Saturday, February 27, 2016

Traffic Light Project in Several Acts

Dawn DuPriest posted an interesting project on her blog - Teaching event-based programming – a traffic light. I like it a lot. It’s a good way to introduce state programming. Dawn did her project in Processing which meant a few limitations. That’s not a bad thing. Working around limitations can be great for learning.

image With .NET languages (I use Visual Basic with my freshmen and C# with my sophomores) I have a timer object to work with. That opens a few more options for me and I have been thinking about using the project in a couple of ways. I have created a light class which is used by a traffic signal class. Maybe more complicated then I need but I needed to try some stuff.

I have the timer control call Signal.NextState where Signal is an object of type Traffic Light. The Traffic Light class has a NextState method which checks the current state and changes the light and returns a new timer interval.

I'm thinking I can use the traffic light class more or less as I have it now with my freshmen so they can learn about the timer. I may have my sophomores create the Traffic Light class. The classes I created are written in C#. That means I can use them as the basis for my examples for the sophomores.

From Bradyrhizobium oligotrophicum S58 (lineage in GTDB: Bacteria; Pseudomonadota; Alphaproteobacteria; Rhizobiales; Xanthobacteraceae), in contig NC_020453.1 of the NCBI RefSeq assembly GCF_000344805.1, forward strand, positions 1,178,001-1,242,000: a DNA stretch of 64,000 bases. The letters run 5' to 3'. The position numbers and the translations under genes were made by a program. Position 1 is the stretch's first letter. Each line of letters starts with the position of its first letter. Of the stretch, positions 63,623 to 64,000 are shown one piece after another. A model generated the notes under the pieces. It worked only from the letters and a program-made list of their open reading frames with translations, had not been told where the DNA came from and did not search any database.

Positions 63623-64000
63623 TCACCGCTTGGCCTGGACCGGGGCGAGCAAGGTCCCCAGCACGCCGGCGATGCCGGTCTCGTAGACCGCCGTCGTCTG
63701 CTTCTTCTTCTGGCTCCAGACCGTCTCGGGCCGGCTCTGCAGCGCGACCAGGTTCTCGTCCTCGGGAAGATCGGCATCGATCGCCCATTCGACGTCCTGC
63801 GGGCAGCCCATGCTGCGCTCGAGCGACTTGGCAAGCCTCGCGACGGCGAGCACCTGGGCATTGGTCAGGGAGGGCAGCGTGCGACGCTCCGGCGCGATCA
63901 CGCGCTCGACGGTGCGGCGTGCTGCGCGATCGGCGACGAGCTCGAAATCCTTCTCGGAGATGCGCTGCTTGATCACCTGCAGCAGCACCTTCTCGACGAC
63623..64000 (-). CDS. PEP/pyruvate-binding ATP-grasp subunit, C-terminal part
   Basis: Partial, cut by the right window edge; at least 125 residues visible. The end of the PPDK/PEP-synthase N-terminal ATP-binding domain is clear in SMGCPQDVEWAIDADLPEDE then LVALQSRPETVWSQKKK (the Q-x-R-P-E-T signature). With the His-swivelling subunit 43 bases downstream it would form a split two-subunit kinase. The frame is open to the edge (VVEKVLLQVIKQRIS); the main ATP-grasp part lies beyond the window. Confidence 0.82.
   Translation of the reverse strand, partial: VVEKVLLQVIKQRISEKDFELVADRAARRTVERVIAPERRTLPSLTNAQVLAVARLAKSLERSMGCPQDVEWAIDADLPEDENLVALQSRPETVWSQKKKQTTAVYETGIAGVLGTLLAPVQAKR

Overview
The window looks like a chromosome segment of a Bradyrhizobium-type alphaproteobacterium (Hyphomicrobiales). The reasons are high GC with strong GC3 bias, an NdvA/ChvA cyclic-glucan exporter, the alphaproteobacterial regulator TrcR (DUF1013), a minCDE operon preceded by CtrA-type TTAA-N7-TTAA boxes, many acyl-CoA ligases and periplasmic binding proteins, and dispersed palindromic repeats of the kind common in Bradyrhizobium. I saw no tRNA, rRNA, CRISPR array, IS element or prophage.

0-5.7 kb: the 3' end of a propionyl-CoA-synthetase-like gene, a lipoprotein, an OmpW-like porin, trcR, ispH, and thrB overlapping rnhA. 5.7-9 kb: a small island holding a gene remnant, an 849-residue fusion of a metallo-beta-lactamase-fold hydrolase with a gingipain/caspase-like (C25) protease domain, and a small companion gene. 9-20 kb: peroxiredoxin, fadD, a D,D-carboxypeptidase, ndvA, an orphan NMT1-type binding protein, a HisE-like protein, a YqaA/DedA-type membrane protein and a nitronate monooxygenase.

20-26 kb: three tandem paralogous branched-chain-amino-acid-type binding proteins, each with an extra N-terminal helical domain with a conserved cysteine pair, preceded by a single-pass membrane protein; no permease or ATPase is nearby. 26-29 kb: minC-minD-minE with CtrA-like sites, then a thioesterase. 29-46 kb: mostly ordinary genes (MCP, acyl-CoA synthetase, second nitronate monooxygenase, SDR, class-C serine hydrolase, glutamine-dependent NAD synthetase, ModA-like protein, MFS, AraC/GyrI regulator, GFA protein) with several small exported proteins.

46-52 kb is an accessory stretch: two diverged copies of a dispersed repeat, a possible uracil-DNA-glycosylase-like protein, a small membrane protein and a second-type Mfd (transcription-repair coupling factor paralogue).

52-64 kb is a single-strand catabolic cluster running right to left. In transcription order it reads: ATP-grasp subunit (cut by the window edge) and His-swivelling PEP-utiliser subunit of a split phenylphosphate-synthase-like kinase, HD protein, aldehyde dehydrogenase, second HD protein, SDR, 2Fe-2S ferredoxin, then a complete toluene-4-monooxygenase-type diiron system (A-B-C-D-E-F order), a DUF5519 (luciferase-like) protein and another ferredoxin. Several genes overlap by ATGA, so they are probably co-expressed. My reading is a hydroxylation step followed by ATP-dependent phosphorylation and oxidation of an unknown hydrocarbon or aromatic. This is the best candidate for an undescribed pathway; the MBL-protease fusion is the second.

Since it is all .NET I can use the C# objects in Visual Basic programs. That means I can hide the complicated stuff from the beginners who are not ready for it. We can stick with just using the timer. Or I can create a version that doesn’t do the state work inside the traffic light control. That way I can talk about state programming and still hide a lot of things.

If I take the later path I can show my students who take the second course how we can encapsulate this sort of thing.  We’ll see. I have a lot more thinking to do about this whole thing. But having some code to play with helps me work things out.

Edit: Dan Schellenberg has his own riff on this project and blogged about it at Traffic Light Remix


dan said...

Thanks for passing along the idea, Alfred. I used a version of this with my class today, to reinforce state variables. I wrote a bit about it here:
Though I haven't gotten to OOP with these students yet, it might be an interesting thing to covert to OOP once we get there...

Alfred Thompson said...

Great post Dan. This is exactly to sort of thing I always hope to see from sharing ideas. Each person makes it their own and adds something new. Thanks for sharing.